the Big Bend region, the characteristic coiled basketry type has a
bundle foundation; stitches split on the non-work surface; concave
work surface; left direction of work. This is also a secondary type
in the Lower Pecos River region, where the characteristic form has
a bundle foundation; interlocking stitches; concave work surface;
left direction of work.[314]

No Page Number



No Page Number
Number  Site  Period  Reference  Stitches  Surface  Direction 
Culberson County, Tex.  1300-1600  Jackson, A. T., 1937, p. 157  Non-interlocking;
split on convex 
Concave  Left 
Swarts Ruin, N. M.  Pueblo III  Cosgrove, H. S. and C. B., 1932,
pp. 67-68 
Montezuma Cave, N. M.[315]   Pueblo III?  Weltfish, G., 1932a, p. 28  Non-interlocking  Either  Left 
Village of the Great
Kivas, N. M. 
Pueblo III  Roberts, F. H. H., Jr., 1932, p. 134 
Pecos, N. M.  Pueblo III  Kidder, A. V., 1932, pp. 288-289 
6A  Jemez Cave, N. M.  Pueblo III  Alexander, H. G., and Reiter, P.,
1935, pp. 49-50 
6B  Jemez Cave, N. M.  Pueblo III  Alexander, H. G., and Reiter, P.,
1935, pp. 49-50 
6C  Jemez Cave, N. M.  Pueblo III  Alexander, H. G., and Reiter, P.,
1935, pp. 49-50 
7A  Mesa Verde, Colo.[316]   Pueblo III  Weltfish, G., 1932a, pp. 16-17  Non-interlocking  Either  Left 
7B  Mesa Verde, Colo.[317]   Pueblo III  Weltfish, G., 1932a, pp. 16-17  Non-interlocking  Either  Left 
7C  Mesa Verde, Colo.[318]   Pueblo III  Weltfish, G., 1932a, pp. 16-17  Non-interlocking  Either  Left 
Sandal Cliff House, Colo.  Pueblo III?  Weltfish, G., 1932a, p. 19  Non-interlocking  Concave  Left 
Moki Canyon, Utah  Pueblo III?  Weltfish, G., 1932a, pp. 7-8  Non-interlocking  Concave  Left 
10  Battle Canyon, Utah  Pueblo III?  Weltfish, G., 1932a, p. 15  Non-interlocking  Concave  Left 
11  Allan Canyon, Utah  Pueblo III?  Weltfish, G., 1932a, p. 16  Non-interlocking  Concave  Left 
12  Betatakin, Ariz.  Pueblo III  Weltfish, G., 1932a, pp. 6-7  Non-interlocking  Concave  Left 
13  Canyon del Muerto, Ariz.  Pueblo III  Weltfish, G., 1932a, pp. 9-10  Non-interlocking  Left 
14A  Pueblo Bonito, N. M.  Pueblo III  Weltfish, G., 1932a, pp. 21-22 
14B  Pueblo Bonito, N. M.  Pueblo III  Weltfish, G., 1932a, pp. 21-22 
15  Sikyatki, Ariz.  Pueblo IV  Weltfish, G., 1932a, p. 34  Interlocking  Either  Left 
16  Chevlon Ruin, Ariz.  Pueblo IV?  Weltfish, G., 1932a, p. 27  Non-interlocking  Concave  Left 
Fewkes, J. W., 1898b, p. 527 
17  Palatki, Ariz.  Pueblo III?  Weltfish, 1932a, p. 25  Non-interlocking 
18A  Sierra Ancha, Ariz.  Pueblo IV  Haury, E. W., 1934, pp. 73-76  Non-interlocking 
18B  Sierra Ancha, Ariz.  Pueblo IV  Haury, E. W., 1934, pp. 73-76 
19A  Casa Grande, Ariz.[319]   Pueblo IV  Weltfish, G., 1932a, pp. 27-28  Non-interlocking  Concave  Left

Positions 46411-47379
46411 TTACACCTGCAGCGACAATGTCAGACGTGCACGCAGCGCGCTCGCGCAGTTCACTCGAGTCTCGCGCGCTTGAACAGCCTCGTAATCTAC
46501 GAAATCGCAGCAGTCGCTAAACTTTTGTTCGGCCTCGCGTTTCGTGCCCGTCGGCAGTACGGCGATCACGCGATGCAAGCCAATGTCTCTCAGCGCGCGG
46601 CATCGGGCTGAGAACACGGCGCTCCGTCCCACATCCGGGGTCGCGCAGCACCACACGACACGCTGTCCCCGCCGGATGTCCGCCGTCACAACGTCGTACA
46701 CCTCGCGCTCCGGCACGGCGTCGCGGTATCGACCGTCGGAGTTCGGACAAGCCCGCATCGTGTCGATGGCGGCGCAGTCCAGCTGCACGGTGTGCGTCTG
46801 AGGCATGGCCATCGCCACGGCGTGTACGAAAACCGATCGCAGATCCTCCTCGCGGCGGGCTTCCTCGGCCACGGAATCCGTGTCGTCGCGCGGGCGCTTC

19B  Casa Grande, Ariz.  Pueblo IV  Fewkes, J. W., 1912, p. 147 
20  Las Acequins Ruin, Ariz.[320]   Pueblo III  Haury, E. W., 1935, Mss.  Non-interlocking 
21  29 Palms, Calif.  Pueblo IV?  Campbell, E. W. C., 1931, p. 63  Non-interlocking 
22A  Mesa House, Nev.[321]   Pueblo III?  Hayden, I., 1930, pp. 59-60  Interlocking 
22B  Mesa House, Nev.  Pueblo III?  Hayden, I., 1930, pp. 59-60  Interlocking 


Page [121

The data from Coahuila are too meager, at present, to form a
basis for definite conclusions, but a general affiliation with the Lower
Pecos-Big Bend area may be postulated. Throughout this region, a
bundle foundation type with non-interlocking and non-split stitches
occurs. There is some evidence for the presence of a single-rod foundation
type, but the stitches here do not seem to be of the interlocking
variety. For northern Chihuahua but two examples of coiled basketry
seem as yet to have been described. One specimen differs from the
wares of the Lower Pecos-Big Bend region, chiefly in having a right
direction of work. The other is typical San Juan Basket Maker coiled

In the western and southern regions of the Great Basin, two
wares are represented at this time: a three-rod triangular type and a
single-rod form with interlocking stitches.

To the north of the Pueblo plateau, we find, at this time, vertical
foundation forms, the single-rod type with interlocking stitches, and
bundle foundation forms.

It will be noted that in the case of all three distributions plotted,
intermediate types appear at the peripheries. Such a condition is to
be expected, and could, indeed, be predicted, although the precise
aggregate of items could not be foreseen.


Map. 9. Coiled Basketry: Distribution During Basket Maker II—Pueblo II

No Page Number



No Page Number

No Page Number

No Page Number
Number  Site  Period  Reference  Stitches  Surface  Direction 
Upper Rio Fuerte, Mex.[322]   BM?  Zingg, R. M., Mss.  Non-interlocking;
Concave  Right 
2A  Western Coahuila, Mex.[323]   BM?  Peabody Museum Collection
No. 22774 
Stitches split on
both surfaces 
2B  Western Coahuila, Mex.  BM?  Peabody Museum Collection
No. 22841 
Stitches split on